Director, Strategic Customer Success
Engaged, long-term customers that’ll stick with you no matter what.
That’s the end-goal of any given business, right?
But building a base of loyal customers doesn’t happen by accident.
Modern consumers are spoiled for choice when it comes to products and services. In any given industry, competition is fierce.
Meanwhile, those same consumers are being bombarded with more marketing messages than ever before.
Ask yourself: what are you doing to keep customers around for the long haul? How do you keep your biggest brand advocates from bouncing to a competitor?
These questions are exactly why businesses today can’t afford to ignore customer retention.
In this guide, I'll break down everything you need to know about customer retention based on my experiences and what we do at Copper, including:
What is customer retention (and why does it matter so much)?
Customer retention is the process by which a company keeps its customers over a period of time. Ideally, a company will keep the majority of its customers and reduce the loss of customers (aka churn).
The concept of customer retention might seem basic, but many businesses neglect just how much the ability to retain customers impacts their bottom line.
On the surface, retaining customers is a net positive for productivity and morale. Rather than constantly chase down customers and face rejection, teams that can consistently retain customers know that they’re doing right by their buyers. High retention gives you peace of mind.
Customer retention also influences your business’ ability to predict the future. For example, understanding your average customer retention and churn rates can help you more accurately project revenue.
Pro-tip: Understanding customer retention can improve your sales forecasting efforts because it makes you better at determining what the future holds based on buyer behavior.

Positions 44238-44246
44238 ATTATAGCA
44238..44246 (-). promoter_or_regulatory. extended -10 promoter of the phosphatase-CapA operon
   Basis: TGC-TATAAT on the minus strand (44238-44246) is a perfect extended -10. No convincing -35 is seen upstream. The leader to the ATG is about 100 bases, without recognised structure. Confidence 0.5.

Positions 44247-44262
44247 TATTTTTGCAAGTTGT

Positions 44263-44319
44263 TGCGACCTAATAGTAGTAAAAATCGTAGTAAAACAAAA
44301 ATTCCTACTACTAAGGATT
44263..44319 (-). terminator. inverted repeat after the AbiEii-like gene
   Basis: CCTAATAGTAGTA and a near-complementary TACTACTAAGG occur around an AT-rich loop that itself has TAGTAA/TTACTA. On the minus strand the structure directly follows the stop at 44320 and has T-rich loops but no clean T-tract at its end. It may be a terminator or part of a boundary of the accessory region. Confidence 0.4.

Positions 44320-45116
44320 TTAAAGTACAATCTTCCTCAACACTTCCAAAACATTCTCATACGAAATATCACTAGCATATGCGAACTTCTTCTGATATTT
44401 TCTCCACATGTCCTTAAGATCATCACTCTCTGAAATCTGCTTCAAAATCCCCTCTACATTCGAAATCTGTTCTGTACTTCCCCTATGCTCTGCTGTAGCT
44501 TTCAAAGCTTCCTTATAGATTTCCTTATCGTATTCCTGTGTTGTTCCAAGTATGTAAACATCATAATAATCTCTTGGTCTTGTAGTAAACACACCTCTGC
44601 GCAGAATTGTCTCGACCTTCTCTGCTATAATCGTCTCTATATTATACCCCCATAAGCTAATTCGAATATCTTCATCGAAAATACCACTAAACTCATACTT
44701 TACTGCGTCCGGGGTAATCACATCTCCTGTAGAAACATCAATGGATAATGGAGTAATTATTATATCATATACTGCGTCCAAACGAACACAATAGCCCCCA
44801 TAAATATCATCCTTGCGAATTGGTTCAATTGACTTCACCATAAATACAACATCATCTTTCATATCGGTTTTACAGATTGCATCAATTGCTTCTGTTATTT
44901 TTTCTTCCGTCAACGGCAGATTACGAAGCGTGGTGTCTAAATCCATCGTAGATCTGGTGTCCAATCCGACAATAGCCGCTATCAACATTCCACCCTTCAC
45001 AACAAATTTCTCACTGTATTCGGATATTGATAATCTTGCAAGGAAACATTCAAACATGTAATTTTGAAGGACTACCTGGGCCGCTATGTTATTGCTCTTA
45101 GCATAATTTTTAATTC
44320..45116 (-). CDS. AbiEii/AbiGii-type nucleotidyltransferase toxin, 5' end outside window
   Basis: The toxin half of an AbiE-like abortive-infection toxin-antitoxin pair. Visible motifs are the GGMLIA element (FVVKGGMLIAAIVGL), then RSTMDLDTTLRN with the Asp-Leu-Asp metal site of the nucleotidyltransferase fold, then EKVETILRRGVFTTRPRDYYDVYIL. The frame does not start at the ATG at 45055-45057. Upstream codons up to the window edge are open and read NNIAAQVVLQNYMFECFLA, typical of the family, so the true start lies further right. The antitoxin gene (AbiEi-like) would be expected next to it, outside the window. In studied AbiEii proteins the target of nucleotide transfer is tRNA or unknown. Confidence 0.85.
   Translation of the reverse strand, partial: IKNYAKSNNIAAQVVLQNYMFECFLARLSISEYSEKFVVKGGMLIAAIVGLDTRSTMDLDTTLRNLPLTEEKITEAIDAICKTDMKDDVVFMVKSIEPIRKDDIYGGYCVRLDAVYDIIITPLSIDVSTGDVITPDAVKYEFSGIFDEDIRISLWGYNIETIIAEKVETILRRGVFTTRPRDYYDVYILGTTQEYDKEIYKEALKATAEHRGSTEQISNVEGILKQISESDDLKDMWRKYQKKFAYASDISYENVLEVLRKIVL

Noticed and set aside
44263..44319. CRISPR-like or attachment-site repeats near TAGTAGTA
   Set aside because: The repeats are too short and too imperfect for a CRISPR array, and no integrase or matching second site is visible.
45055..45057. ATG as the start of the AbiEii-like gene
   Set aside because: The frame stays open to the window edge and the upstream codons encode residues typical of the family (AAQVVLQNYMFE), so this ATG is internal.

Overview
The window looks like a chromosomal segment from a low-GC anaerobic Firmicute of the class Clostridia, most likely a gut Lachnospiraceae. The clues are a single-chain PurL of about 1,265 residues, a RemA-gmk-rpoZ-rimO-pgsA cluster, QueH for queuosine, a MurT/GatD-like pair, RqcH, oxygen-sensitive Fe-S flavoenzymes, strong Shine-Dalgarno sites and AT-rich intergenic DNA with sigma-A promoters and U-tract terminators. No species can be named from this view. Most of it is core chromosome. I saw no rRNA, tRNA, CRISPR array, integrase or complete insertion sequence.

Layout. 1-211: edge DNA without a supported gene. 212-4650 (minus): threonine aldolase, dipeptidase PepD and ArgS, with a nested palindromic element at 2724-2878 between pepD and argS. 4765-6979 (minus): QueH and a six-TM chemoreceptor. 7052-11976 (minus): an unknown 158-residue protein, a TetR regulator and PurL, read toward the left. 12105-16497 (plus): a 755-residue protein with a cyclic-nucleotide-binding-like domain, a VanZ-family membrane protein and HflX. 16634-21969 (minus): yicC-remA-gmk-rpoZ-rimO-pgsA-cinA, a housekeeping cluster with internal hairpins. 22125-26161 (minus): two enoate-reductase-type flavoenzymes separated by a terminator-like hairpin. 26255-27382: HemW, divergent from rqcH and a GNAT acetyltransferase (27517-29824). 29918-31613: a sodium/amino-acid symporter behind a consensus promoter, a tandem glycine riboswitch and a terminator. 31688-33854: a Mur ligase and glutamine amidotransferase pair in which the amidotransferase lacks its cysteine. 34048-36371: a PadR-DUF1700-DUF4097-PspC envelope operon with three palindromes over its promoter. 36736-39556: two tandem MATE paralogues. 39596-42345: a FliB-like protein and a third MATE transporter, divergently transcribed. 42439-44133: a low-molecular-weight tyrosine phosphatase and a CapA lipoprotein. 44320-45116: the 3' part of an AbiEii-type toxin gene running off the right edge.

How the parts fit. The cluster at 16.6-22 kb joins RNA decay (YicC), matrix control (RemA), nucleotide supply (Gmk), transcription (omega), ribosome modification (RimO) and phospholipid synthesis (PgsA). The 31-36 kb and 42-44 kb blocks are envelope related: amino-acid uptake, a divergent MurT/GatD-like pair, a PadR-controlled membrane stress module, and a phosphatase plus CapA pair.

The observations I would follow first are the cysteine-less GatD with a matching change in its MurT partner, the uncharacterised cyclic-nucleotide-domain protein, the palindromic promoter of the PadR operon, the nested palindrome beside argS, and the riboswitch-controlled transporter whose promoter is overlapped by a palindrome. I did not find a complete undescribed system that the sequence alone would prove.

If nothing else, customer retention is a cornerstone of the Relationship Era. Nurturing your customers and understanding why they stick around (or bounce) requires you to have frequent, meaningful conversations with them. If you want your customers to stay, you should be invested their success.
Customer retention statistics you need to know
We can talk up the importance of customer attention until we’re blue in the face.
But hey, don’t just take our word for it. Below we’ve broken down some notable statistics that highlight why businesses need an explicit strategy for customer retention.
1. It costs five times as much to obtain a new customer than it does to retain one. (Source)
Takeaway: Although businesses should obviously pursue new customers, don’t neglect the value of the ones you already have.
2. It’s 50% easier to sell to existing customers than it is to new prospects. (Source)
Takeaway: No surprise here. Think about it: your current customers already know and trust you. Through upselling and cross-selling, businesses can increase their customer lifetime value.
3. A 5% increase in customer retention can increase a company’s revenue by up to 95%.(Source)
Takeaway: Even a seemingly small reduction in churn can result in a significant revenue boost.
Learn about more strategies to reduce churn and keep customers longer with this handbook.
How to calculate customer retention rate
Of course, understanding how you can improve customer retention and reduce churn means calculating both.
Let’s start with your customer retention rate (CRR).
CRR is a metric that’s calculated based on a specific time period (monthly, quarterly, yearly). Once you decide on a time period, follow this formula based on your customer data:
For example, if you started the month with 50 customers, gained 10 new customers during that month but lost 5 customers by the month’s end, you’d finish the month with 55 customers. Your customer retention rate would be:
55 - 10 / 50 * 100 = 90%
On the flip side, churn rate represents the percentage of customers who stopped using your product or service over a specified time period. Churn rate can be calculated with the following formula:
Using the data from our customer retention rate example, we began the month with 50 customers and had a total of 10 churned customers.
10 / 50 = 20%
Pro-tip: Bear in mind that customer retention rate isn’t the be-all, end-all of tracking your company’s health.
For example, your new or churned customers might not necessarily equal in terms of their subscription tiers. If you gain five new subscribers for a $10/mo tier product but lose two customers at a $50/mo price point, your customer retention numbers don’t necessarily represent an increase in revenue.
Strive to calculate your customer retention and churn rates for each individual product or tier of service.